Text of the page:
Why Romney Is a Foreign Policy Lightweight
His ideas range from vague to ill-informed to downright dangerous.
Photograph by Alex Wong/Getty Images.
Conventional wisdom holds that U.S. presidential elections do not hinge on foreign policy. On this point, conventional wisdom is almost certainly correct. But it shouldn’t be, for two reasons. First, foreign policy is the one realm in which presidents can do pretty much what they want. (Congress may rant at some action but rarely halts it.) Second, in this election in particular, Mitt Romney’s statements on foreign policy range from vague to ill-informed to downright dangerous.
Does Romney believe the things that he’s said about arms control, Russia, the Middle East, the defense budget, and the rest? Who can say? He has no experience on any of these issues. But his advisers do; they represent, mainly, the Dick Cheney wing of the Republican Party (some, notably John Bolton, veer well to the right of even that). While not all presidents wind up following their advisers, Romney has placed his byline atop some of his coterie’s most egregious arguments—not least, several op-ed pieces against President Obama’s New START with Russia, pieces that rank as the most ignorant I’ve read in nearly 40 years of following the nuclear debate.
But let’s begin with an instance of Romney’s own judgment—his remark, during a May 31 interview with CBS News, that Obama’s foreign policy deserves a grade of F, “across the board.”
He allowed that the raid on Osama Bin Laden’s compound was commendable (one would think that even the most demanding teacher would, on that action alone, give the president a passing mark) but added:
I’d look at the fact that [Obama] was looking to have a force of American troops staying in Iraq, securing what had been so hard won there, and with the Status of Forces Agreement. He failed to achieve it. … In the Middle East, the Arab Spring has become the Arab Winter. That’s hardly a success. As I look around the world, I have to believe his positions in foreign policy have not communicated American strength and resolve.
Let’s take these examples one by one.
On Iraq, several Republicans have accused Obama of muffing negotiations with Iraqi prime minister Nouri al-Maliki, claiming that they were on the verge of striking a deal that allowed the United States to keep a few thousand—some say, several thousand—troops in the country even after the withdrawal of U.S. combat brigades. This is nonsense. It’s worth recalling that it was President George W. Bush’s administration that negotiated the 2008 Status of Forces Agreement, which required the complete withdrawal of U.S. forces by the end of 2011. As the date drew near, and as Obama’s own officials (among them, a few Bush holdovers) negotiated the final details, there were discussions about leaving some American troops behind; Obama was fine with the idea if the Iraqi government wanted them. The obstacle was that the Iraqi government didn’t want them. End of story. Romney does not explain how he would have rammed the troops down the Iraqis’ throats, or whether that’s something we should do with a sovereign ally.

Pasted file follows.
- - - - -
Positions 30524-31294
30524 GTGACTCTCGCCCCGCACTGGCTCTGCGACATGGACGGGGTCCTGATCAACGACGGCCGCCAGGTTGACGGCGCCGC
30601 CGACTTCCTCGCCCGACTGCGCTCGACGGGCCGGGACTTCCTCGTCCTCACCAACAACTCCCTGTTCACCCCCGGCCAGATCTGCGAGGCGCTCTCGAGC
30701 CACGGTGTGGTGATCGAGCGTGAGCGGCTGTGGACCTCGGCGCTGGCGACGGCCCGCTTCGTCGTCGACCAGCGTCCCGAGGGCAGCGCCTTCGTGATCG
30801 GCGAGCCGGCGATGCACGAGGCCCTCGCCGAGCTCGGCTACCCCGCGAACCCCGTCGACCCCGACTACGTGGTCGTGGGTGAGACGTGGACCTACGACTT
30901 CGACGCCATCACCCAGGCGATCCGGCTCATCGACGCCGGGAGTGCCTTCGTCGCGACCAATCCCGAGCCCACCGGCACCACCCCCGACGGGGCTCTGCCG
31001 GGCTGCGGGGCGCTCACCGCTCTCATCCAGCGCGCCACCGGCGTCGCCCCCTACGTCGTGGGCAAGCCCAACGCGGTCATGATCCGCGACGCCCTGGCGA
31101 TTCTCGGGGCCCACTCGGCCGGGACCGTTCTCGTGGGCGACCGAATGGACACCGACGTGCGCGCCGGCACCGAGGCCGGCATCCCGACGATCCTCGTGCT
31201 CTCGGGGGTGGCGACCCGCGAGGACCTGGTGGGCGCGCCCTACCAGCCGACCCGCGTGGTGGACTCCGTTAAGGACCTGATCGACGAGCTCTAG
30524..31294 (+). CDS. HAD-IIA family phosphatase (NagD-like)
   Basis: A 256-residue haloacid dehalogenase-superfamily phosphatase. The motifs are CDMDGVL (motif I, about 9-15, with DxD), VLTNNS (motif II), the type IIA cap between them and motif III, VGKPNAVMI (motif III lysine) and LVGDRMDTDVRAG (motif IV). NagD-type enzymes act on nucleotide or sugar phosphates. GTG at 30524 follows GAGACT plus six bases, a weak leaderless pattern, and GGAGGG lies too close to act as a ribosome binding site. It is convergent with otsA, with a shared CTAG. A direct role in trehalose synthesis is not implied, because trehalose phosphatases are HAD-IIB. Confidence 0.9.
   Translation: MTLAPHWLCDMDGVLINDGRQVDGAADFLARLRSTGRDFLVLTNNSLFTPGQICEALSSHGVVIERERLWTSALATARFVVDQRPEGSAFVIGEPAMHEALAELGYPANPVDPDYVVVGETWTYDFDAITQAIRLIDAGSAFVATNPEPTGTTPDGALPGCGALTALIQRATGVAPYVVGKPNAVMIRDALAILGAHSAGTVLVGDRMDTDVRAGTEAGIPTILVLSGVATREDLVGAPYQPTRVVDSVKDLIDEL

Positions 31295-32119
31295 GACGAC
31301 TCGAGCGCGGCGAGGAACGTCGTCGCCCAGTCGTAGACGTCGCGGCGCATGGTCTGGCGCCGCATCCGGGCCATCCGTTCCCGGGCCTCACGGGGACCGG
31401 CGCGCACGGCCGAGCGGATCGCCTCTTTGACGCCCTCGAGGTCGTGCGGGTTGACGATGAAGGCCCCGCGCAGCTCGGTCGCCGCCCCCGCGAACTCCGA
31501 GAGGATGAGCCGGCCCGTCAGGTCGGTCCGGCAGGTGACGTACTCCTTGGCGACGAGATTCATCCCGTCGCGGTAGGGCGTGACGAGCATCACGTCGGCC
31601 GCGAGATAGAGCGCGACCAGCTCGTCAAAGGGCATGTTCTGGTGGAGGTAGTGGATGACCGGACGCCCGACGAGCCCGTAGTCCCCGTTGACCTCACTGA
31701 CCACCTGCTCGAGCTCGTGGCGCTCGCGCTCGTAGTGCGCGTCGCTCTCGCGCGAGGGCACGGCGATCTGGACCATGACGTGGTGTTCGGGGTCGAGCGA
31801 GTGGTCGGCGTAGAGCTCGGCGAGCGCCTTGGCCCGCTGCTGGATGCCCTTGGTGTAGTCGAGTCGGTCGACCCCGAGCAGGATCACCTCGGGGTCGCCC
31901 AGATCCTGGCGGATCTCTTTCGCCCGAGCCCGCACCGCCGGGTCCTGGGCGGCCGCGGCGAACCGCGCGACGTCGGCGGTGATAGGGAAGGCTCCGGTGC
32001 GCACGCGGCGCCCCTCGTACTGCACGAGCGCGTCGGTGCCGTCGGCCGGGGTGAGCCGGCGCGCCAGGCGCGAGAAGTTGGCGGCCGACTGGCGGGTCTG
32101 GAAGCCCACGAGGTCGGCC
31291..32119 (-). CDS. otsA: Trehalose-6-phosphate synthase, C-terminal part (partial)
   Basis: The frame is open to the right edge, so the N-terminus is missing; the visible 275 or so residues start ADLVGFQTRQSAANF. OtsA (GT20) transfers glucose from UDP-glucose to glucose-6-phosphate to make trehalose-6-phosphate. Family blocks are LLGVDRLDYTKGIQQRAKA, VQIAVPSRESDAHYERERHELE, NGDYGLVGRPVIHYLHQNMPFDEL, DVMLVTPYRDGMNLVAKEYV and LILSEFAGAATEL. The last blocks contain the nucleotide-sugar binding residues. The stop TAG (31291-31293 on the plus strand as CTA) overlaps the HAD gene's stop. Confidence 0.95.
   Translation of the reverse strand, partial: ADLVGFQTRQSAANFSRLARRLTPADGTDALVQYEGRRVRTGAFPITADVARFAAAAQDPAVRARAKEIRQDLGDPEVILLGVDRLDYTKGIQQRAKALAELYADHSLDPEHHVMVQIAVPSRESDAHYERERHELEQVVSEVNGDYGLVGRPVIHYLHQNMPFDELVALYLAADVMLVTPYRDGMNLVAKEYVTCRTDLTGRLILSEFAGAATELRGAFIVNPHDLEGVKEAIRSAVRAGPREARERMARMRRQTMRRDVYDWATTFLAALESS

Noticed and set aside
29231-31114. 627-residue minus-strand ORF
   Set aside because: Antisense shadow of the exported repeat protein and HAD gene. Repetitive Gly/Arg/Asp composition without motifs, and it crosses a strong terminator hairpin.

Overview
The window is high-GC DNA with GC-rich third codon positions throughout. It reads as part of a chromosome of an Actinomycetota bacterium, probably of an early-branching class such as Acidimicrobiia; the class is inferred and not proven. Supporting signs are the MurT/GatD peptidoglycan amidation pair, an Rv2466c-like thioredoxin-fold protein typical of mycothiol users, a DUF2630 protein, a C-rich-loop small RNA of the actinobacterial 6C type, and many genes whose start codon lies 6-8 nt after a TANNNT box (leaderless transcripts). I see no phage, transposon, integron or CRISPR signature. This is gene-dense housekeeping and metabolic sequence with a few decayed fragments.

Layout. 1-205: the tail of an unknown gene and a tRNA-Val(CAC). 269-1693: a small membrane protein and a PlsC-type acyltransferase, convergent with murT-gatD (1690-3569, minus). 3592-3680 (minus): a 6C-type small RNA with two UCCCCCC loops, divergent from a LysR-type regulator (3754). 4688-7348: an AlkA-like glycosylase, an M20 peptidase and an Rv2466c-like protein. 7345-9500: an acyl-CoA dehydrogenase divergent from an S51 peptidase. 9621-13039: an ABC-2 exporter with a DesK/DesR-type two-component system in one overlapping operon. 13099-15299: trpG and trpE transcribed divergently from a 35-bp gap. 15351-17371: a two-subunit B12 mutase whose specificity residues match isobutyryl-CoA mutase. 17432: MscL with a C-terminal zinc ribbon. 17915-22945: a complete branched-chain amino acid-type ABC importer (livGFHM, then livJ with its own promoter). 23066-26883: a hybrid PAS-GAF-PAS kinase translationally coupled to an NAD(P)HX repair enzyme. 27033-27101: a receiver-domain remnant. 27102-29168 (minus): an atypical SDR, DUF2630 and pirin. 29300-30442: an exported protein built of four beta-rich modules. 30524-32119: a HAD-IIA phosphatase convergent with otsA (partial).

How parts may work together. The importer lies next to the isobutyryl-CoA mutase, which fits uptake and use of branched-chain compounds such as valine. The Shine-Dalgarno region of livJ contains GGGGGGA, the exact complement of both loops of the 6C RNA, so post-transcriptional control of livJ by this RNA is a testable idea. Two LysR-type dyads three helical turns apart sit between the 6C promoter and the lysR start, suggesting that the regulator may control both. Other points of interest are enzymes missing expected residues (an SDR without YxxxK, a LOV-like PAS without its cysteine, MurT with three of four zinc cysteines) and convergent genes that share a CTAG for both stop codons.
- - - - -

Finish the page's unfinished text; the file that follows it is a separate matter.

As for the “Arab spring” devolving into an “Arab winter,” the jury, as they say, is still out. But a few facts are paramount. First, “Arab spring” was always a misnomer. Marc Lynch, the scholar who coined the phrase, has expressed regrets, and now refers to it, in the title of his very good book, as, more neutrally, The Arab Uprising. By the same token, “Arab winter” goes too far in the opposite direction. Tunisia, where it all began, shows signs of promise. The Egyptian elections may not have gone ideally, by the measure of U.S. or Israeli interests, but they were free and fair elections; a democracy of sorts is coalescing, even though the military council still exercises great power (no surprise, since the revolution’s first success, the ouster of Hosni Mubarak, was in fact brought about through a military coup).
In any case, Romney does not explain what he would have done differently in Obama’s place. Would he have stood shoulder to shoulder with our old ally, Mubarak? (That would have served America’s image very badly and wouldn’t have saved Mubarak’s hide in the end.) Would he have poured billions of dollars in aid and investment into Egypt at the first sign of Mubarak’s fall? (Extremely doubtful.) Would he have demanded that the military turn over power more completely to the parliament? (If so, how?)
This gets to the main point: Romney doesn’t seem to understand—nor do some of his advisers—the extent to which the world has changed since the end of the Cold War. International politics were never as cut and dried as that era’s image suggested—two superpowers, each dominating its sphere of the globe and competing for influence at the margins of the other’s domain.
Fred Kaplan is Slate's "War Stories" columnist and author of the book, The Insurgents: David Petraeus and the Plot to Change the American Way of War. He can be reached at firstname.lastname@example.org. Follow him on Twitter.